In the mid-16th century, English borrowed the homonymous noun attendant from French, where the adjective we just saw had taken a noun use meaning ‘one who attends another to perform a service’ (MWC), typically to a very important person, such as a king (cf. Sp. miembro del séquito). Today, the main meaning of this noun in English is derived from this original meaning, namely ‘an employee who waits on customers’ (MWC). This word translates into Spanish differently depending on the type of employee, such as encargado, dependiente, guarda, trabajador, or empleado. Thus, for instance, flight attendant translates as auxiliar de vuelo or azafata (‘stewardess’), parking lot attendant can translate as guardacoches, hospital attendant as ayudante de hospital, and park attendant as vigilante de parque or guarda. Occasionally, though rarely, the noun attendant can be used with the meaning ‘person who is present at an event, meeting, or function’ (OAD), synonymous with attendee, and earlier attender, though most dictionaries do not mention this sense of the noun attendant (cf. Sp. asistente). By the way, the noun attendee was created in English in 1961 from the verb attend and the suffix ‑ee that comes from the Anglo-French ‑é ending of past participles used as nouns. (This ending comes from Latin ‑ātus and is cognate with Sp. ‑ado/a.)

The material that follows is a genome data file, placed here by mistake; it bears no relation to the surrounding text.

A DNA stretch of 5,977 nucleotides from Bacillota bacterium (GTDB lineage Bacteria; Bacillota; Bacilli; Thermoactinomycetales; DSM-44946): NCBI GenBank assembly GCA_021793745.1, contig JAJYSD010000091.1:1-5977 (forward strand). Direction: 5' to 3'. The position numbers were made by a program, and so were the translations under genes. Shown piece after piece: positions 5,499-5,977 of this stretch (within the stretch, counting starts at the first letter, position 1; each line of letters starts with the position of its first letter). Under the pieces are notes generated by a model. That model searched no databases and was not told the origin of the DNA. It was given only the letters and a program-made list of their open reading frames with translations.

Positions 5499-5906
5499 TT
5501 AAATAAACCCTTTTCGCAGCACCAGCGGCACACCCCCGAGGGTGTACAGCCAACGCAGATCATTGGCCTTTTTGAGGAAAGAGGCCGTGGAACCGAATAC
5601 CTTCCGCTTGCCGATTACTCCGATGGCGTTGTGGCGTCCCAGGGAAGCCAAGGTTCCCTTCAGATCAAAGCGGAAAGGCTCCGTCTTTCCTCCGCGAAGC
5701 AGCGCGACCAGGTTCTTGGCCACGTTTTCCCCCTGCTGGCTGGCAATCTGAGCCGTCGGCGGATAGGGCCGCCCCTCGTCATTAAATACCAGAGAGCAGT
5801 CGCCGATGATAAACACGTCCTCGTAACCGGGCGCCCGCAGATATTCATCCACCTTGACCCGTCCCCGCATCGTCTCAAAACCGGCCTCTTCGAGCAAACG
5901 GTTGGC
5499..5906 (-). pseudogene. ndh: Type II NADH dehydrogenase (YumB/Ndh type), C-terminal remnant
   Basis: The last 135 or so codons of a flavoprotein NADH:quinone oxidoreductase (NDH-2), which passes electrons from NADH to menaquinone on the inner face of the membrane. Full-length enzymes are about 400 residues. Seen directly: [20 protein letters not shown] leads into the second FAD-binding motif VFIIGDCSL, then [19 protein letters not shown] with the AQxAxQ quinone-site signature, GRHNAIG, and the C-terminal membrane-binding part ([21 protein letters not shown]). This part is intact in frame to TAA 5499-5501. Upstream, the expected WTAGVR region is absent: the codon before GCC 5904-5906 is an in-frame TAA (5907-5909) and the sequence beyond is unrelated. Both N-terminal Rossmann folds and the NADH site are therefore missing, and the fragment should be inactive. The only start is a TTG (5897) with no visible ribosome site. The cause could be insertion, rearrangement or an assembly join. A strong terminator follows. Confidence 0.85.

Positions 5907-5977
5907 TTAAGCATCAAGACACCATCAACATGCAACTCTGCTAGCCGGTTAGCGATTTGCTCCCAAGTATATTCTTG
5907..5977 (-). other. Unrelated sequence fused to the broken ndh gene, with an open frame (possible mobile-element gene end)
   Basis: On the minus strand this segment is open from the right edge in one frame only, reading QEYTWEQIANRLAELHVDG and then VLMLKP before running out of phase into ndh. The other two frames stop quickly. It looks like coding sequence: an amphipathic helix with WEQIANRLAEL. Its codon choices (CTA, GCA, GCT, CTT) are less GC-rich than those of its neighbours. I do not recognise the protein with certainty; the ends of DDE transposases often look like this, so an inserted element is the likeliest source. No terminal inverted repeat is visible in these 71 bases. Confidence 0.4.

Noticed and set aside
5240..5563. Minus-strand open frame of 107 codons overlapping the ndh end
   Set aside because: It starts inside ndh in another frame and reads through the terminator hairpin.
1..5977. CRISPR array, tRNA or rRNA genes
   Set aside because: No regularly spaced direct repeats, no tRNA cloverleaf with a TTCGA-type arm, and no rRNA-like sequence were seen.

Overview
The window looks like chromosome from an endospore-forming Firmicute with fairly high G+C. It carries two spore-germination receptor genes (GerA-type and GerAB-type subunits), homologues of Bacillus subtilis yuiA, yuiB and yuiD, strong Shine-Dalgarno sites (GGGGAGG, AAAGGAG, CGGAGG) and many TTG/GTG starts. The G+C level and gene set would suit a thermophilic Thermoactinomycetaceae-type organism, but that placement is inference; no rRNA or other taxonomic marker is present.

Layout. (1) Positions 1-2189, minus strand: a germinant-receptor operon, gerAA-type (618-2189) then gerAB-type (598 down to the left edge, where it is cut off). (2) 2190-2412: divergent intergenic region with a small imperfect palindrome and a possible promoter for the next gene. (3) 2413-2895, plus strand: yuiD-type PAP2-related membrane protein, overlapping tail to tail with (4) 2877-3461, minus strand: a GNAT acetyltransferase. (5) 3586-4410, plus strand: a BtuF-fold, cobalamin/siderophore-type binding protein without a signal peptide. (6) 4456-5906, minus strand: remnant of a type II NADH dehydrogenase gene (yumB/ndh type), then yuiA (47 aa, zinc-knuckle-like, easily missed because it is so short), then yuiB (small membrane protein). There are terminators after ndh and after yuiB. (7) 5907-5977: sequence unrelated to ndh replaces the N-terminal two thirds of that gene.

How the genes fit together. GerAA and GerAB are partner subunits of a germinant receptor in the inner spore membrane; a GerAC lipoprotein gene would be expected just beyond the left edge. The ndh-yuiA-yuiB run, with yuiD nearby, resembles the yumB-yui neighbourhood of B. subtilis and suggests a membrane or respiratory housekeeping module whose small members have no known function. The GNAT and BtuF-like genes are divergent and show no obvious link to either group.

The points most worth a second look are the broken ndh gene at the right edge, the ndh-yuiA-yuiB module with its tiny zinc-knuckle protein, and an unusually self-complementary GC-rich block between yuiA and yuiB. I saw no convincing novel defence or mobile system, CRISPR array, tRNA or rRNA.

The English noun attendance [ə.ˈtʰɛn.dəns] was borrowed in the late 14th century from Old French atendance, a noun derived from the verb atendre by means of the suffix ‑ance, which was derived from Lat. ‑antia, a combination of the present participle suffix ‑ant‑ and the abstract noun suffix ‑ĭ‑a (the Spanish equivalent is ‑ancia/‑encia). This noun meant several things, just like the verb did. The English noun has been used with several different meanings over the years, some of which are obsolete today. One of such meanings is ‘the action or condition of waiting upon, accompanying, or escorting a person, to do him service; ministration, assiduous service’ (OED), a meaning that survives in the phrase in attendance (though this phrase can also mean ‘attending, that attends’). Nowadays, this noun’s main meanings are ‘the act of being present at a place’ (MWALD), as well as ‘the number of people present at an event, meeting, etc.’ (MWALD). The main translation into Spanish of all the senses of this noun is asistencia or, for ‘act of attending’, also presencia (cognate of Eng. presence).